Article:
International Journal of Language and Linguistics
Volume 8, Issue 1, January 2020, Pages: 50-59
Received: Jan. 26, 2020;
Accepted: Feb. 17, 2020;
Published: Feb. 26, 2020
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Yang Yu, English Department, School of Foreign Languages and Literature, Beijing Normal University, Beijing, China
It is commonly recognized that Oscar Wilde’s main contribution to the late-Victorian drama is his dramatic dialogue. The present paper attempts to explore the linguistic features of Wilde’s social comedy The Importance of Being Earnest, which is summed up here as trivialization and exquisite sensationalism. It shows that Wilde’s special skill of trivialization was in fact formed in his journalistic career during the 1880s under the influence of “New Journalism”. “Trivialization” helped Wilde to come close to the theatrical audience in a most comprehensible way. Besides, Wilde was also innovative in using a sort of refined and elegant linguistic articulation. His dramatic dialogue possessed a special exquisiteness which enabled him to get rid of the vulgarity of the journalistic trivialization and to create a dramatic discourse of his own. I use the term “exquisite sensationalism” to reveal this feature in contrast to the “vulgar sensationalism” of the late-Victorian journalism and to show that in the theatre Wilde’s linguistic paradox was geared towards the most indulgent and sophisticated end. Contextually speaking, the spectacular theatre’s commitment to fashion and respectability provided a historical occasion for Wilde to exhibit his exquisiteness. The perfect combination of triviality and exquisiteness in his epigrammatic dialogues not only produced great sensations on stage but also met the need of social elevation of the theatre of the time.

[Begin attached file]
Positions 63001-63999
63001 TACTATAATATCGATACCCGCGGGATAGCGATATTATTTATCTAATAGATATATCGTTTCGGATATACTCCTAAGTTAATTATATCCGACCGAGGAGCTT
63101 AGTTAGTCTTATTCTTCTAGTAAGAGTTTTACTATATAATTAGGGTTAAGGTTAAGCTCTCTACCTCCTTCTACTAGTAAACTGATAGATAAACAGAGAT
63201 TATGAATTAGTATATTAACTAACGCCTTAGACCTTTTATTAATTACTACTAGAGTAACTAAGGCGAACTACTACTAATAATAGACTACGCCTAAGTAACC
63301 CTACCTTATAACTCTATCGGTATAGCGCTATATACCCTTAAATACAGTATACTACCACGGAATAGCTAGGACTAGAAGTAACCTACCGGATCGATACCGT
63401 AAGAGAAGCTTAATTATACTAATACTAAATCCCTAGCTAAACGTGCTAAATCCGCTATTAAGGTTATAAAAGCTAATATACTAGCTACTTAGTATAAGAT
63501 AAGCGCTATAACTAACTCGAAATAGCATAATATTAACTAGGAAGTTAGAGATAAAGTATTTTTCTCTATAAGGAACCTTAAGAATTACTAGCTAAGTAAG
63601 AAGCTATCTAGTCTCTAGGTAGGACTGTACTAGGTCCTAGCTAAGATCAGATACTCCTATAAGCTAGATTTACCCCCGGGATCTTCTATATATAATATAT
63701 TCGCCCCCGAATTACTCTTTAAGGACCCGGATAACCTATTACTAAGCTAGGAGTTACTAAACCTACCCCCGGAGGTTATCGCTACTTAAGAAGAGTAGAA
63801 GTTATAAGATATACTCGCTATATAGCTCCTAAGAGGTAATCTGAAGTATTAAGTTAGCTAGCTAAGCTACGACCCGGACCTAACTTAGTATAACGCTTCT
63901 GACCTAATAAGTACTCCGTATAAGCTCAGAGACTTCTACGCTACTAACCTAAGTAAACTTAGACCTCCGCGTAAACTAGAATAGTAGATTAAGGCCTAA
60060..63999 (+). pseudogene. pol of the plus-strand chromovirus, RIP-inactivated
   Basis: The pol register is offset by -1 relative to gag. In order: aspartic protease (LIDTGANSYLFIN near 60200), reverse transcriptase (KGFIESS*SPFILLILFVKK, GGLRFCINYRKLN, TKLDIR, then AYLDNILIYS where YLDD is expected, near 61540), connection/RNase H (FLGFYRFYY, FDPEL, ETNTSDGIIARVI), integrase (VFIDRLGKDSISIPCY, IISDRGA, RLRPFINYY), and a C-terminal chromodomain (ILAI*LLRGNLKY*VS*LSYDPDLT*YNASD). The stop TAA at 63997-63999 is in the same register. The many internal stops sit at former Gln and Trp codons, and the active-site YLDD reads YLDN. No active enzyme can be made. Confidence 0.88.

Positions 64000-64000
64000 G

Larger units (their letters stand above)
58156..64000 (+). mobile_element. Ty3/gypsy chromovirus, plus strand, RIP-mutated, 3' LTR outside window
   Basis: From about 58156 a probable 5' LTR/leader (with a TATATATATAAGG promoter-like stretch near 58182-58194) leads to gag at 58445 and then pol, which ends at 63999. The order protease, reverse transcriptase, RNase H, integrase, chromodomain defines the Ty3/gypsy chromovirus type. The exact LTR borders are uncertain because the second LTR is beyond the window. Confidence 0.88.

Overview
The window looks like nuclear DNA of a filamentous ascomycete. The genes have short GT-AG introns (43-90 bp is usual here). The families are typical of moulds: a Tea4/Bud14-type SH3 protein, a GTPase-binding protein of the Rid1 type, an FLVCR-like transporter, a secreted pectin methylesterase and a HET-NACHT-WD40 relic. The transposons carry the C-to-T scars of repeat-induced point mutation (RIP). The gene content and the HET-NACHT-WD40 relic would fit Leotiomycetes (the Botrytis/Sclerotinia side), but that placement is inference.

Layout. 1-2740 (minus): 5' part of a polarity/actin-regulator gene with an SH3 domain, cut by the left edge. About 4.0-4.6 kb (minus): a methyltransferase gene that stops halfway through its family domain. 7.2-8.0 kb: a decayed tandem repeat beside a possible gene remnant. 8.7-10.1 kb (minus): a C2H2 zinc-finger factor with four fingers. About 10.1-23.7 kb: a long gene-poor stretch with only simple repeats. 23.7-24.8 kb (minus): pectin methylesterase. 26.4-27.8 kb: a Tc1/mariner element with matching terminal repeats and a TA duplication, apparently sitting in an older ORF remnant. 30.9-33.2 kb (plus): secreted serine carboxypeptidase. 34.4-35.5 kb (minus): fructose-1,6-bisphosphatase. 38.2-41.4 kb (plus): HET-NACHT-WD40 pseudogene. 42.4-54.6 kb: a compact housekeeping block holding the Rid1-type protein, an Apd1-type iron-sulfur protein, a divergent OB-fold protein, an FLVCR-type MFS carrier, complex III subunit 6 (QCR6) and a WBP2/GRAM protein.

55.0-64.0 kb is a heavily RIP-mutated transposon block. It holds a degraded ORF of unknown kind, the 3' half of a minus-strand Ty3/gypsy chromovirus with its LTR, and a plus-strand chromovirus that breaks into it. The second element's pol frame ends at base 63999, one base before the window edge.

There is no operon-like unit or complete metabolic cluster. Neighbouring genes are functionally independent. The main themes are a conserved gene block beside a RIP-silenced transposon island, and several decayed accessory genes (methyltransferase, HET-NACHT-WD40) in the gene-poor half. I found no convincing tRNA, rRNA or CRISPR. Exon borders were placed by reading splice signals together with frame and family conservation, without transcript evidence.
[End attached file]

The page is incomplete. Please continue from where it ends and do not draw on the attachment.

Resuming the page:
Trivialization and Exquisite Sensationalism: The Importance of Being Earnest, International Journal of Language and Linguistics.
Vol. 8, No. 1,
2020, pp. 50-59.
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